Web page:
FRISCO, Texas — STN President and Publisher Tony Corpin led a Transporting Students with Disabilities and Special Needs (TSD) Conference panel discussion on a new program offered by North American transportation provider First Student that focuses on providing appropriate, uniquely tailored care for students with special needs.
Will McDermott, co-founder and president of Hopewell Transportation and area general manager for First Student, said during the Friday session that FirstServes is designed to mimic the education system, drawing inspiration from the Individualized Education Program (IEP) process that customizes solutions for students with disabilities or special needs.
“It’s not a training program, it’s a culture shift,” said Laura Greene-Halley, director of safety performance and improvement for First Student. Echoing autism specialist Patrick Mulick from a session presented on Thursday, she added that it is important to help drivers understand they are educators as well as to empower them to serve students better.
McDermott added that this has benefits for all students on the bus, even those without special needs.
Allison Blackburn, Ph. D., is a behavioral psychologist at the Cincinnati Children’s Hospital and also sits on the FirstServes advisory board. She recapped tools that FirstServes provides, including plans to standardize equipment and processes on the bus for students, collection of pertinent information from parents, follow up for drivers on training they have received, and behavior tracking to help curb recurring behaviors.
Benefits of Comprehensive Driver Training & Support
A school bus driver is an important part of a student’s morning and can provide the stability and consistency that many crave, Blackburn explained.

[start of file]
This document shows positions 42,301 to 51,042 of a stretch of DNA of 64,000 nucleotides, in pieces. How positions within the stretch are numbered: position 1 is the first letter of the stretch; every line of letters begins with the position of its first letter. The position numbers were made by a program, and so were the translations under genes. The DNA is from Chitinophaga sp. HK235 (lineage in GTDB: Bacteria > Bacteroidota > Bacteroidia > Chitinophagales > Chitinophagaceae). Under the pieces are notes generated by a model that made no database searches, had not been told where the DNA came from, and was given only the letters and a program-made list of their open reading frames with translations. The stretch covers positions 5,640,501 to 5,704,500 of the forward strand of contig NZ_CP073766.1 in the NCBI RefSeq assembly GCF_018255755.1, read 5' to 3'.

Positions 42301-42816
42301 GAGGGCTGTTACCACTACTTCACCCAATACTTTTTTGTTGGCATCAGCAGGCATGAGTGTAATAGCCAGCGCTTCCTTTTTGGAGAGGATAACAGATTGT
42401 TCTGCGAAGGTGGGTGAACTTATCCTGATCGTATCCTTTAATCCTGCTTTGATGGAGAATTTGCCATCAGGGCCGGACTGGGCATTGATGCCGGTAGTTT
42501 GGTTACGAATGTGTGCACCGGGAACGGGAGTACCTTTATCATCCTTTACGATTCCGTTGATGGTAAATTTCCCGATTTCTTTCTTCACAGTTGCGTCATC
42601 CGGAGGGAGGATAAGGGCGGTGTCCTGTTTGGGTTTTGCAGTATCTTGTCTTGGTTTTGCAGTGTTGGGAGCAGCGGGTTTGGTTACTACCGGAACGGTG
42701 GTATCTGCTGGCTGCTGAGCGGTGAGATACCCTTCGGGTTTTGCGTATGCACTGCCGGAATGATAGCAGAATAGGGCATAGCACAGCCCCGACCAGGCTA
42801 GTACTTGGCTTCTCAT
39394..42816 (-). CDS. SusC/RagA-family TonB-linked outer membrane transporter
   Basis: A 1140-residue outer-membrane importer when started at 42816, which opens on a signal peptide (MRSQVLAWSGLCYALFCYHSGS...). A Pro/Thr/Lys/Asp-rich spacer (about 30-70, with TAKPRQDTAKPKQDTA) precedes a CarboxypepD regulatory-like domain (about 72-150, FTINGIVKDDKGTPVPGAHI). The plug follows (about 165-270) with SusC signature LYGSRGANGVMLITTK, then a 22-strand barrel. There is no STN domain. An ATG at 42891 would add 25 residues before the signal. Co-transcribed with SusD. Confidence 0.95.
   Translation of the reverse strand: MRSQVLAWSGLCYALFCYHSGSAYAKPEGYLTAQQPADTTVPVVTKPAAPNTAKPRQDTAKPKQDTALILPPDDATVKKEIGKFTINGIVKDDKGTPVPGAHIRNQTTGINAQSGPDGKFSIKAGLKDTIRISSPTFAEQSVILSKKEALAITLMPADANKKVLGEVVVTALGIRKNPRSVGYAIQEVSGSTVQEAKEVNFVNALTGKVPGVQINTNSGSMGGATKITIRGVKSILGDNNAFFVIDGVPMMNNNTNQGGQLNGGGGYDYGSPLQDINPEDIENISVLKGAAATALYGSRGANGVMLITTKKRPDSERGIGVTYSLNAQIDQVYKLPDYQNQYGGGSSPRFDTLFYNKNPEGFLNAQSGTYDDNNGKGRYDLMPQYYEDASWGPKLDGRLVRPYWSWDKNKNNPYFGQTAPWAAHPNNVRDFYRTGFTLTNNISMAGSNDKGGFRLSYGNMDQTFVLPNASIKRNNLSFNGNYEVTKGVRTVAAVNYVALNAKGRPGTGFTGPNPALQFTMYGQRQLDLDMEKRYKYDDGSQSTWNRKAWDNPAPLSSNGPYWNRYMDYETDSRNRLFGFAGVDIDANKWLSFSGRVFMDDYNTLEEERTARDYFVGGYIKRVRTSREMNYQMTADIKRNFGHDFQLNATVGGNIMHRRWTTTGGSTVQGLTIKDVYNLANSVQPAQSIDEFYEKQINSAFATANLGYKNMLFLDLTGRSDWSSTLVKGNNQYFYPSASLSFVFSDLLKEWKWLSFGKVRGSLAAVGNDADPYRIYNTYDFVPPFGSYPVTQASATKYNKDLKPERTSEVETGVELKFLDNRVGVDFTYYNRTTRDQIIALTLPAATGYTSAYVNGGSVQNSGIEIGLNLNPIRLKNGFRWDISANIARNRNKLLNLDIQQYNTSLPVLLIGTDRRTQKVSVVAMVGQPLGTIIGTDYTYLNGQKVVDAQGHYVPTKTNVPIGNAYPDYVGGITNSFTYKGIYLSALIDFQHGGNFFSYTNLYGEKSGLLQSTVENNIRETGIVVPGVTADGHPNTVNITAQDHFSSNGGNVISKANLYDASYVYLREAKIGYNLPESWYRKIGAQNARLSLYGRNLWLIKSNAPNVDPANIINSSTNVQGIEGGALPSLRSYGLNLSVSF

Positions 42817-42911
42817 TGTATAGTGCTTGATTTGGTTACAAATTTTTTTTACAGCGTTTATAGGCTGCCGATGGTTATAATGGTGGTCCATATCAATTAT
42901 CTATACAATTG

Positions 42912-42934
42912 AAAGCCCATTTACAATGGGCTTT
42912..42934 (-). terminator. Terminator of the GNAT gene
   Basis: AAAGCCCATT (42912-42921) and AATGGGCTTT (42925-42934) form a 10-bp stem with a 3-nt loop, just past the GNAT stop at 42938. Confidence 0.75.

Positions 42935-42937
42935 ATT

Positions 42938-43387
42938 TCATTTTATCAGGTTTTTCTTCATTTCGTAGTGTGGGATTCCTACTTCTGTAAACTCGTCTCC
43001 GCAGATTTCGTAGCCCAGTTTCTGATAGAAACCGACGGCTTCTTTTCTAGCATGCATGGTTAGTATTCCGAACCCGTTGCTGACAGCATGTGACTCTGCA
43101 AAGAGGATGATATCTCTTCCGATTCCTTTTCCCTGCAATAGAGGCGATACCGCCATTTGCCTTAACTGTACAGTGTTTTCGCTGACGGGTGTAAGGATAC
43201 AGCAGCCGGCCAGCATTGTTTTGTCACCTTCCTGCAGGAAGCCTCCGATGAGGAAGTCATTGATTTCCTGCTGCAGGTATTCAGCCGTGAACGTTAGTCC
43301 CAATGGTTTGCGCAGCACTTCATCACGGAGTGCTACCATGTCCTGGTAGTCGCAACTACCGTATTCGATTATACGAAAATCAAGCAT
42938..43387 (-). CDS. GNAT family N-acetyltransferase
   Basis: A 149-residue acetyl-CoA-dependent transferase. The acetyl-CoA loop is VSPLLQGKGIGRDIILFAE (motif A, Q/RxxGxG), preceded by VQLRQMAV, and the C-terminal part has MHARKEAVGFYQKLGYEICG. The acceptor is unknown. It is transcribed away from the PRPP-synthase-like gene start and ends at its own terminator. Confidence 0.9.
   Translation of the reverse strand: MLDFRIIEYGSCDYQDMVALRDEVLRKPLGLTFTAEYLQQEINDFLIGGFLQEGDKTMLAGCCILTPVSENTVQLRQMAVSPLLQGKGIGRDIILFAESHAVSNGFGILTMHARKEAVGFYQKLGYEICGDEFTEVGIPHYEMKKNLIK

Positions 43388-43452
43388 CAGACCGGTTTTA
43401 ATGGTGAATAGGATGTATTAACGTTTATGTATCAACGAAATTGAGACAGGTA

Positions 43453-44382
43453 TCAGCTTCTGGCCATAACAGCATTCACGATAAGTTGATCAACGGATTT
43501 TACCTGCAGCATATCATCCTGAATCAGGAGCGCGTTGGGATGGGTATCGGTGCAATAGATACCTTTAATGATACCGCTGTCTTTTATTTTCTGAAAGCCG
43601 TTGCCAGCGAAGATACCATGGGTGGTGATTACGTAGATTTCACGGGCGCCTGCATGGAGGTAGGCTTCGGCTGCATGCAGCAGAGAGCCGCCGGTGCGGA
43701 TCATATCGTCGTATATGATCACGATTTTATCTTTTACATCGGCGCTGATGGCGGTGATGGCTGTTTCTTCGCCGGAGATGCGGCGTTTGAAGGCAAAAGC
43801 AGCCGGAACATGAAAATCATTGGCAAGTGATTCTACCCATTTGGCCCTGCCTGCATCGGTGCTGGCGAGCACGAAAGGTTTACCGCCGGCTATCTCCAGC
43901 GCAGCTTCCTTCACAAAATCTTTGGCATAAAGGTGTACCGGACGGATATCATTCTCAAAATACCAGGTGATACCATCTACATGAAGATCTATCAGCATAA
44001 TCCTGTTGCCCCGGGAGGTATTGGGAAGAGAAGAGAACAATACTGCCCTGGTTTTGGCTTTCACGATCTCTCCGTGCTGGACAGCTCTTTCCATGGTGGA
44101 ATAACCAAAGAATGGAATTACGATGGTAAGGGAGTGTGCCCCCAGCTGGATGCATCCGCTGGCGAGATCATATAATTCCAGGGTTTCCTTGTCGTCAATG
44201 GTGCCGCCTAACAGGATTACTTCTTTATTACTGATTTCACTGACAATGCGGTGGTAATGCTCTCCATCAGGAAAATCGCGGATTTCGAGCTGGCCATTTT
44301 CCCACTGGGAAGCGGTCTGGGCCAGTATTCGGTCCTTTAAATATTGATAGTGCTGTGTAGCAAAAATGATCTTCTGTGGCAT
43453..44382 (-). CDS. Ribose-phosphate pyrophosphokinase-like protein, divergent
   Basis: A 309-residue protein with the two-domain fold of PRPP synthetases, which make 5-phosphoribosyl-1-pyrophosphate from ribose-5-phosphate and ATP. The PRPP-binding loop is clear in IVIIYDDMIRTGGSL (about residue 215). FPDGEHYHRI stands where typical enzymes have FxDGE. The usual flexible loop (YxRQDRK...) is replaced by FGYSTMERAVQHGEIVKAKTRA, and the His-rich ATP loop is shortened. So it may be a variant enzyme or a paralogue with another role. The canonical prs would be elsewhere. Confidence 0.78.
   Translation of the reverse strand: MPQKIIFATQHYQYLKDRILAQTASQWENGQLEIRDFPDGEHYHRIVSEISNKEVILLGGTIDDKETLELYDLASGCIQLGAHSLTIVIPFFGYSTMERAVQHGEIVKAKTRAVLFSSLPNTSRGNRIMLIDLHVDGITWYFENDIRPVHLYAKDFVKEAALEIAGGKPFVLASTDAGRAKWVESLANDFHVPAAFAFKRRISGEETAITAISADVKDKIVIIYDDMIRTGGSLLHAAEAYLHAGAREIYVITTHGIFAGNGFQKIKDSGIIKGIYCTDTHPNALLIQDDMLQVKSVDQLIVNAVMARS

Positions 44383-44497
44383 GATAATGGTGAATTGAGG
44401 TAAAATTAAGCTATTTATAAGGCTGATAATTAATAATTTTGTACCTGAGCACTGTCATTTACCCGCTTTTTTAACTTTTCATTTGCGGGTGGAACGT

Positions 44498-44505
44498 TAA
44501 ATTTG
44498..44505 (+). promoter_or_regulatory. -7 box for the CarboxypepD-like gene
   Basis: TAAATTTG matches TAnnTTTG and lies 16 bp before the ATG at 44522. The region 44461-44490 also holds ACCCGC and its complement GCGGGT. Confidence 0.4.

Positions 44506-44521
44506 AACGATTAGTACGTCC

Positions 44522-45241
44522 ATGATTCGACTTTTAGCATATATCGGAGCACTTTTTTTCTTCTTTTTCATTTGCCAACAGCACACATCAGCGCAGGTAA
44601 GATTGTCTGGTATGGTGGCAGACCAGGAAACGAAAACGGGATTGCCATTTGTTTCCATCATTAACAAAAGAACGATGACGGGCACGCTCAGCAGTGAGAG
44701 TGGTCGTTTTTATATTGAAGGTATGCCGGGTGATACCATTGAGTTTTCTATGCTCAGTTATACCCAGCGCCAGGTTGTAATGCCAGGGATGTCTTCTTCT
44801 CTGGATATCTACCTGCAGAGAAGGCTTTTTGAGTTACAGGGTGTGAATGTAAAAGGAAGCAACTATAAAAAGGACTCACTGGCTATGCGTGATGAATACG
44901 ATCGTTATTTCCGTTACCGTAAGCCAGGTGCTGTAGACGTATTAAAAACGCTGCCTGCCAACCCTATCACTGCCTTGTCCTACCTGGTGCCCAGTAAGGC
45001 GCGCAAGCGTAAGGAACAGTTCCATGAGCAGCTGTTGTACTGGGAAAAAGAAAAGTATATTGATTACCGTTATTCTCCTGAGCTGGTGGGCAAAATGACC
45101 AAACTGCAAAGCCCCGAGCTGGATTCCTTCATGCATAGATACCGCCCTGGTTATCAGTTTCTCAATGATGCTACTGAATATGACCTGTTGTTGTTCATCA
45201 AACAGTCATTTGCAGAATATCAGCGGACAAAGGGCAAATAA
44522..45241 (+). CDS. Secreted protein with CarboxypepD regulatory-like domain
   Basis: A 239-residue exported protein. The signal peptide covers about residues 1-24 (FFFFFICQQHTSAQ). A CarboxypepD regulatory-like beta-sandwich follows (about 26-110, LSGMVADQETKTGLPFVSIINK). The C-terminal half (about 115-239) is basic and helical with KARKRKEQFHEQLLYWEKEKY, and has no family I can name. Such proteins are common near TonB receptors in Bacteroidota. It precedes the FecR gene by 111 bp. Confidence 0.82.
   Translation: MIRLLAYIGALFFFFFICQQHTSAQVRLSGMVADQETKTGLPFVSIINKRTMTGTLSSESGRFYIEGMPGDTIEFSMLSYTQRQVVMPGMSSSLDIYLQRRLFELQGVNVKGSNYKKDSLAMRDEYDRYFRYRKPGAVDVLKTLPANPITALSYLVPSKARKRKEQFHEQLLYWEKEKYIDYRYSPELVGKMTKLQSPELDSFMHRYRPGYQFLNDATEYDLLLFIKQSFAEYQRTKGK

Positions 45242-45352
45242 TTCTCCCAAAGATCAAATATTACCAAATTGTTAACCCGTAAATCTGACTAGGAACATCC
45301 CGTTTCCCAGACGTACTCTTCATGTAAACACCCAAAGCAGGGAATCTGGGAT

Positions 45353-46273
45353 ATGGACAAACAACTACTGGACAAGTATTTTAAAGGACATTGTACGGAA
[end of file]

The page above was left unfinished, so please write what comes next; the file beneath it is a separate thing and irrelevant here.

Lisa Riveros, director of transportation for Wichita Public Schools in Kansas, which transports 1,800 students with special needs, stressed the importance of having the right information on the right students, so substitute drivers and aides know how to work with them.
Greene-Halley noted that driver and aide training, coaching and reinforcement is crucial to making sure that school staff is equipped and confident to care for the students they help transport.
Driver shortages along with COVID-19 stressors are placing added burdens on both school staff and the students they transport, noted STN’s Corpin. However, driver training is more important now than ever before, Riveros declared. Greene-Halley added that one of the main reasons drivers and attendants quit is due to lack of support, coaching and empowerment.
Serving Students Individually
“We want to service the kids less and have them be independent and successful,” McDermott stated.
A foundational aspect of FirstServes is the “All About Me” informational form developed for each student in cooperation between the student’s parents and the school bus driver and attendants, if applicable.
“We have had so many success stories from implementing FirstServes,” Riveros said. She said her drivers have been able to identify triggers and try de-escalation techniques, rather than simply marking a student down as “having a bad day.”
Another aspect of the program allows the district to better communicate with parents, easing their concerns and recognizing positive behaviors from their child as well as negative ones.
Riveros related an incident in which she assisted a student passenger with special needs who was “in the red,” or at the apex of the rage cycle, a topic covered in FirstServes training. Noticing that there were many sounds that could have been overwhelming the student, she asked staff to reduce as many onboard noises as possible, which immediately calmed the boy down. This technique was later verified by the student’s parent, who also revealed that noise-canceling headphones helped the child stay calm.
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Plans are in motion to digitize the “All About Me” forms so substitute drivers can more easily access them, McDermott stated in answer to an attendee question. While some information on the forms is on a need-to-know basis, Blackburn noted that most parents are eager to share information about their children’s like, dislikes and ways to help them be successful.